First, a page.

Immune cells that live in the heart of humans and mammals can conduct current and are able to produce electrical impulses, helping the heart in the event of malfunctioning of its muscles.
“When we first measured the voltage and saw that the macrophages are rhythmically charged and discharged, only then I realized that these cells do not isolate the heart muscle from the environment, but rather help it conduct current.” Now we need to think about how inflammations in the heart affect On the work of these cells and how they conduct current, “said Matthias Nahrendorf of Harvard University (USA).
The heart of man and animals is a unique organ, whose cells can simultaneously spontaneously produce electrical impulses and contract, without requiring for this a constant flow of “commands” from the spinal cord or brain. Current pulses are produced by so-called “driver cells”, and cardiomyocytes, muscle cells, use them to contract or relax at the right time.
Most of the heart cells are connected to each other by special protein “wires”, so-called gap junctions, which help them to synchronize their work and correctly pump blood through the atria and ventricles. Disturbances in the work of “cell-drivers” and these contacts, as a rule, lead to the development of heart failure and other serious health problems.
Narendorf and his colleagues accidentally discovered that not only the muscles of the heart themselves are involved in the transmission of these signals, but also the immune cells-macrophages. As the biologist tells us, macrophages are usually present in inflamed or infected body tissues, but for some reason in the heart they live permanently.
Trying to understand what they are doing there, scientists have grown several mice, in whose hearts the macrophages are absent, and tested how their heart will behave under stress. The results of this experiment were unexpected – the work of the heart did not improve, but worsened. The heartbeat slowed, and on the electrocardiogram, the scientists recorded a serious violation.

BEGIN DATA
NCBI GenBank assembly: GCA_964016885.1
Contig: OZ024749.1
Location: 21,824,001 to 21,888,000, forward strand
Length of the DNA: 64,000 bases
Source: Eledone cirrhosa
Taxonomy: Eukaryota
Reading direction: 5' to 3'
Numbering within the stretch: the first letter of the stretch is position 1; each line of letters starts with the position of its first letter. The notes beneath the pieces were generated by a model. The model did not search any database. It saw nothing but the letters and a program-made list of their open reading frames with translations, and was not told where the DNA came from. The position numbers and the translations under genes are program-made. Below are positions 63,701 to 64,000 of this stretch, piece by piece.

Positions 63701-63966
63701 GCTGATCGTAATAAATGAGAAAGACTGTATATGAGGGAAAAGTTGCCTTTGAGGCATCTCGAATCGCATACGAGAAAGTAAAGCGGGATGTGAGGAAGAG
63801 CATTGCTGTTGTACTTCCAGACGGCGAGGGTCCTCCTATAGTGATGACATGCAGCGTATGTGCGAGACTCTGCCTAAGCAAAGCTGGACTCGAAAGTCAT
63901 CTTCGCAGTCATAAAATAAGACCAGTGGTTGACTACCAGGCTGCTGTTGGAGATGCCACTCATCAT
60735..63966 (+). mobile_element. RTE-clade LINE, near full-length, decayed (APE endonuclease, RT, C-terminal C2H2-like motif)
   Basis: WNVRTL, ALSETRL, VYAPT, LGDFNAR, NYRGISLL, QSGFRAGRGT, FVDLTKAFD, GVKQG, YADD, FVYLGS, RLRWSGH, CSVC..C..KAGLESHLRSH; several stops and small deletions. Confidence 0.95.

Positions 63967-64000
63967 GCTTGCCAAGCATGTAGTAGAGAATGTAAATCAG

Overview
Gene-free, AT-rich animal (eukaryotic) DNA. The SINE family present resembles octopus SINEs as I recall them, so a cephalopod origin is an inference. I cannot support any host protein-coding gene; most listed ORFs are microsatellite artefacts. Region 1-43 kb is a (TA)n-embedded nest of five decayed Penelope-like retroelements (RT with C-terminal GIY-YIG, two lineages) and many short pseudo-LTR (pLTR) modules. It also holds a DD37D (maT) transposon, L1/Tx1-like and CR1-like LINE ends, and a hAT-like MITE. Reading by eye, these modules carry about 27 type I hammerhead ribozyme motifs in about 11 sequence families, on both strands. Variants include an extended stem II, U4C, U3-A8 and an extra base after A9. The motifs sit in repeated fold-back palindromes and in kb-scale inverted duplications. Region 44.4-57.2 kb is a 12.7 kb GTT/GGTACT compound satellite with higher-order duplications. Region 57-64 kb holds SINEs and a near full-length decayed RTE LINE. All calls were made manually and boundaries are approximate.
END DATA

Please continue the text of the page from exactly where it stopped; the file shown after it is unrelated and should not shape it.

A similar result led the Narendorf team to carefully study how macrophages were distributed in the heart of normal mice. It turned out that most of the immune cells were on the partitions between the ventricles and atria, where the points are located, from where the electrical impulses produced by the “driver cells” spread over his muscles.
Turning to the help of electrophysiologists, Narendorf studied the electrical properties of these macrophages and found that they produced current and could act as additional “wires” connecting cardiomyocytes with their own gap junctions. Thus, they help the heart muscle to contract, even if some of its cells have lost contact with the “center” for various abnormalities in the work of the heart.
The discovery of such an unexpected function of macrophages in the heart, as Narendorf notes, made his team think about whether these cells can be implicated in the development of heart disease associated with a violation of its electrical conductivity. Accordingly, by suppressing or stimulating macrophages, it is possible to force the heart to “repair itself” without resorting to surgical intervention.